Divine Megalomania: God’s Self-Obsession
God is generous. God is forgiving. God is loving. And God should be worshipped unequivocally. Every two-year-old knows it. But what if every two-year-old knew the definition of megalomania? If every Christian two-year-old in the world knew that a megalomaniac is someone obsessed with their own power, might they not question whether God wasn’t one of these egoists? I do, and I’m not two years old. Just the fact alone that God “created humankind in His image” (Gen. 1.27) proves that He enjoys self-glorification. The idea that mankind is modeled after God is even stressed in the Bible—appearing four times in just two verses in most translations—underlining God’s tendency toward self-exaltation.
And this is not the only example. Throughout the Bible, there is talk of the glory of God, various people glorifying God, and essentially how wonderful God thinks He is. A prime example of this is the hymn “Gloria In Excelsis Deo” (Latin for “Glory to God in the Highest”) from the lines “Glory to God in the highest heaven, and on earth peace among those whom he favors!” (Luke 2.14). Again, we are asked to glorify Him, to lift Him up (as if He needs to be any higher!), and to revere Him—along with no one else. It is unquestionable that God has power; in fact He has quite a lot of it. But such obligatory adoration is quite unnecessary and only serves to make God look power-obsessed.
The way in which Creation is presented in Genesis suggests that God created the universe in order that He might be worshipped completely by His creations. This is particularly prominent in the Genesis Chapter 3 during which Eve explains that God has told her that “you shall no eat of the fruit of the tree that is in the middle of the garden, nor shall you touch it, or you shall die” (Gen. 3.3). To this the serpent replies, “You will not die, for God knows that when you eat of it, your eyes will be opened, and you will be like God, knowing good and evil” (Gen. 3.4-5). Of course the Bible presents this in such a way that it seems that the serpent is twisting God’s words only to trick Eve into eating the forbidden fruit, but it cannot be denied that the end result is precisely what the serpent predicted. Adam and Eve gain the ‘divine knowledge’ of good and evil and God subsequently drives them out of Eden.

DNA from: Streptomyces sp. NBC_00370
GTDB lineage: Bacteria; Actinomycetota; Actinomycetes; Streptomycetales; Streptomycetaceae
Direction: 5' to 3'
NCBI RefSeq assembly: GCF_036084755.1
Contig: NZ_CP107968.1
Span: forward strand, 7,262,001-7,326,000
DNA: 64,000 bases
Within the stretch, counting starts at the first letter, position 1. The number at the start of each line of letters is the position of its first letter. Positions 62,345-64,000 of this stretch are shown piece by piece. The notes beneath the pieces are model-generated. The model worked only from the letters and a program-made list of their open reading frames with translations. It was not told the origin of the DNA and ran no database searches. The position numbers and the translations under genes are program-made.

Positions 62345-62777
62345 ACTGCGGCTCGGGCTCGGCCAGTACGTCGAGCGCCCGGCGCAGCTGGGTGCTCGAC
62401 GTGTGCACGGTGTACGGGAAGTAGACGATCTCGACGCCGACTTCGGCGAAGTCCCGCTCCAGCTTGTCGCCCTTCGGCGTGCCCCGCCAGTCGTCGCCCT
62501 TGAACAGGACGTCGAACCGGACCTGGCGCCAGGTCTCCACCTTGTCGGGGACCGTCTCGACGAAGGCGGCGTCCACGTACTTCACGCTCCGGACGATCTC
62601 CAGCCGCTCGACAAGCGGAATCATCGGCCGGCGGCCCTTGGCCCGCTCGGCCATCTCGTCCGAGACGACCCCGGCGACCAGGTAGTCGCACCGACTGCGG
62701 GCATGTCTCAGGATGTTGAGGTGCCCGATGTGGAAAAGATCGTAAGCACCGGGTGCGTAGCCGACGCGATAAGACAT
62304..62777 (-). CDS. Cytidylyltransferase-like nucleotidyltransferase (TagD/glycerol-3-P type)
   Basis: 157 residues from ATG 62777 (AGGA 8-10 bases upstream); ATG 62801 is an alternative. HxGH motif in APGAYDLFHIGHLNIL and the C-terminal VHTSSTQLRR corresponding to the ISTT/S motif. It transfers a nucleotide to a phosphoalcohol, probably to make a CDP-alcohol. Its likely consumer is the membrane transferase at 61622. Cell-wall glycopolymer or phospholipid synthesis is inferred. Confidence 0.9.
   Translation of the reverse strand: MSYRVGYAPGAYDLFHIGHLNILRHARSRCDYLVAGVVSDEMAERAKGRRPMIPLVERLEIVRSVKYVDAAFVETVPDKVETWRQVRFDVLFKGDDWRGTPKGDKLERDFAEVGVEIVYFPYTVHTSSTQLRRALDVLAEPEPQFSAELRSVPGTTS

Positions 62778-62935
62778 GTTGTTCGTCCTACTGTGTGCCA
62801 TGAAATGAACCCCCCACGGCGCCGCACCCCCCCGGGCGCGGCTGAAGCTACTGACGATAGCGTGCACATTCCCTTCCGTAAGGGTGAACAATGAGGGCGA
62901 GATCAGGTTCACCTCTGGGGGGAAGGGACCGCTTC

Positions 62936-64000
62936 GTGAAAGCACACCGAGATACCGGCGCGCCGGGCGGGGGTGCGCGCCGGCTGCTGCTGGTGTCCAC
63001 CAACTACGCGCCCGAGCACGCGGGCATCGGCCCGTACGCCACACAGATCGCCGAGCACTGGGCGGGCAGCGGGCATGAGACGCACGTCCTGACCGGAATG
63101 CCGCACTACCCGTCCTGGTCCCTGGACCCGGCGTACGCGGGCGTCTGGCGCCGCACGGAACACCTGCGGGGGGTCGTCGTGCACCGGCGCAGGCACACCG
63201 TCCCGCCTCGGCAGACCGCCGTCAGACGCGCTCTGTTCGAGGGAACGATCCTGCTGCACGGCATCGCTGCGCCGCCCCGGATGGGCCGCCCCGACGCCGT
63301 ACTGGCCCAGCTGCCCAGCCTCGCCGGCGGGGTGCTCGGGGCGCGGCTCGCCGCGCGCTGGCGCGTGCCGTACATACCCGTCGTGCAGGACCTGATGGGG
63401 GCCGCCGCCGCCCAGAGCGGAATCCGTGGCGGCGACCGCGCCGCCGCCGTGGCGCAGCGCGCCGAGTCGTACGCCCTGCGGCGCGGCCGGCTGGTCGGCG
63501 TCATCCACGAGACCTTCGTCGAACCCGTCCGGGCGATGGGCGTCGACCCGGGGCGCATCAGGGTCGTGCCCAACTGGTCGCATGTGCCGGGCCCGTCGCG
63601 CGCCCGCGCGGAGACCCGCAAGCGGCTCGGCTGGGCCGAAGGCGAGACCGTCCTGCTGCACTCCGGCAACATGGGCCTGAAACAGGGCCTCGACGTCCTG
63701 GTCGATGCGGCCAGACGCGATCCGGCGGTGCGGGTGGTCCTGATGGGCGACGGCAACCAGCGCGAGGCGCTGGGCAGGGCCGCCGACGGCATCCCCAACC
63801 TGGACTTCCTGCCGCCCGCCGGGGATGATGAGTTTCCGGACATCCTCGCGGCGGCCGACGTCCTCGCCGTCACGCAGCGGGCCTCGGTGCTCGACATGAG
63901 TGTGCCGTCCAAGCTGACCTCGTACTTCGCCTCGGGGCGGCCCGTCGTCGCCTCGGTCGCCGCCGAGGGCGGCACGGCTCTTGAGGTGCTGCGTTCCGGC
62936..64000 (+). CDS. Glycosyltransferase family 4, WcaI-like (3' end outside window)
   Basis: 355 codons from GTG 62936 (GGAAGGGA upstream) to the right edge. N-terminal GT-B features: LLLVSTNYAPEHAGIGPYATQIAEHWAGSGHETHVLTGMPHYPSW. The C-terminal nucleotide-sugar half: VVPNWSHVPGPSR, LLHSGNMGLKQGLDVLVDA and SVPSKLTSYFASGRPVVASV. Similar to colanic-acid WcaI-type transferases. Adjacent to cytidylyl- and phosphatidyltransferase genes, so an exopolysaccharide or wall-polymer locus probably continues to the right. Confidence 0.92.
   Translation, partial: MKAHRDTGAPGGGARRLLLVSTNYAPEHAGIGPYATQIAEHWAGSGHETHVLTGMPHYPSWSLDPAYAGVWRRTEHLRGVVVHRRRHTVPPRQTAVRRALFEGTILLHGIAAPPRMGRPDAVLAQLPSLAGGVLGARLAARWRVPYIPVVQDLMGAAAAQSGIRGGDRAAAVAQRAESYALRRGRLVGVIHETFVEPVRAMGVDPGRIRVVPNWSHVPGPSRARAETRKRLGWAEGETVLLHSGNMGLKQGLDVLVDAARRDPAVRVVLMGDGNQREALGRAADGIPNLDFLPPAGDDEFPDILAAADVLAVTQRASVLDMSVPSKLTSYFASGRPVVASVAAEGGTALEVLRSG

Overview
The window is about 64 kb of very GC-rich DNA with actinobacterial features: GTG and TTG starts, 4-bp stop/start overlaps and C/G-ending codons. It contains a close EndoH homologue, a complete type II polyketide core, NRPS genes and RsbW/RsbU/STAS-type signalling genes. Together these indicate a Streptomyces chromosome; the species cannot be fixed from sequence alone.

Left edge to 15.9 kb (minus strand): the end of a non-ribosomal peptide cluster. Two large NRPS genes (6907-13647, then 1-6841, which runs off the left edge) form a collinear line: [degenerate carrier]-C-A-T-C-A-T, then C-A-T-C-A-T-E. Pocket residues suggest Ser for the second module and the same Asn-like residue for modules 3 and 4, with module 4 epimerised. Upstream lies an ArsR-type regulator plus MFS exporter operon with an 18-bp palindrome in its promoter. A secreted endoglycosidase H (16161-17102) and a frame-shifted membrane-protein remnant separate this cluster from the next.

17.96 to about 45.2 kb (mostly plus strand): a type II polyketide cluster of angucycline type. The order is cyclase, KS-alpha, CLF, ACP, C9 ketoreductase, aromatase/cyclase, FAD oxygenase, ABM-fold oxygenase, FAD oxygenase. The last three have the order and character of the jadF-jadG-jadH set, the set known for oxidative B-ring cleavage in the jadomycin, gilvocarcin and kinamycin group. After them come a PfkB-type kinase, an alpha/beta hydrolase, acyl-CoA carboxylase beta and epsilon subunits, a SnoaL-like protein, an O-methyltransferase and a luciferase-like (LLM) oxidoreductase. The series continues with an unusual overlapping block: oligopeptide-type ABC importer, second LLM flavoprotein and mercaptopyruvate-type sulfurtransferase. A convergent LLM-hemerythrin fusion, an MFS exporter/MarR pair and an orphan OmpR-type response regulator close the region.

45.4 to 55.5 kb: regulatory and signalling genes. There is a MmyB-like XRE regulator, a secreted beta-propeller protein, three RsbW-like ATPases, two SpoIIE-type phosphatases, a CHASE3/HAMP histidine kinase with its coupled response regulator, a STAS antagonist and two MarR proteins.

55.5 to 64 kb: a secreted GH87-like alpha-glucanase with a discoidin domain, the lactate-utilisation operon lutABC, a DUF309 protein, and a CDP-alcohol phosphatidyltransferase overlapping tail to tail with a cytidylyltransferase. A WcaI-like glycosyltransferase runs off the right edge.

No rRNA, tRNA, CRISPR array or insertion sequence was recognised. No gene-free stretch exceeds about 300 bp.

Why, though, would God see the need to throw His own creations out? I see three possibilities. First, that He intended to anyway, and was merely playing with Adam and Eve. Second, that it was merely because they flouted his decree regarding the tree of the knowledge of good and evil. And third, that He really was afraid that they would become His equals (or that they already were). All three of these evidence God’s sublime megalomania. In the first case, God demonstrates that He enjoys having power over others (or really everything). In the second, that He is so obsessed with his power that He cannot stand to have anyone cross Him in any way. And in the third, that because of His love for His own power, God fears the idea of another becoming his equal as Adam and Eve might’ve done if they had been allowed to remain in Eden. Based off of the serpent’s comment that Adam and Eve would “be like God” if they ate of the fruit of the forbidden tree, the last seems the most likely to me, though any really could be possible.
Really, throughout the Bible, God doesn’t give people a choice. There isn’t a “worship God, or don’t worship God” message, instead it proclaims: “worship God or burn in Hell”. And though there may be an ‘or’ in there, I really don’t consider that much of a choice. If God weren’t self-obsessed and afraid of losing His power, then He wouldn’t feel the need to require people to worship Him. But as He does, I feel justified in dubbing Him a megalomaniac. But then, what god isn’t?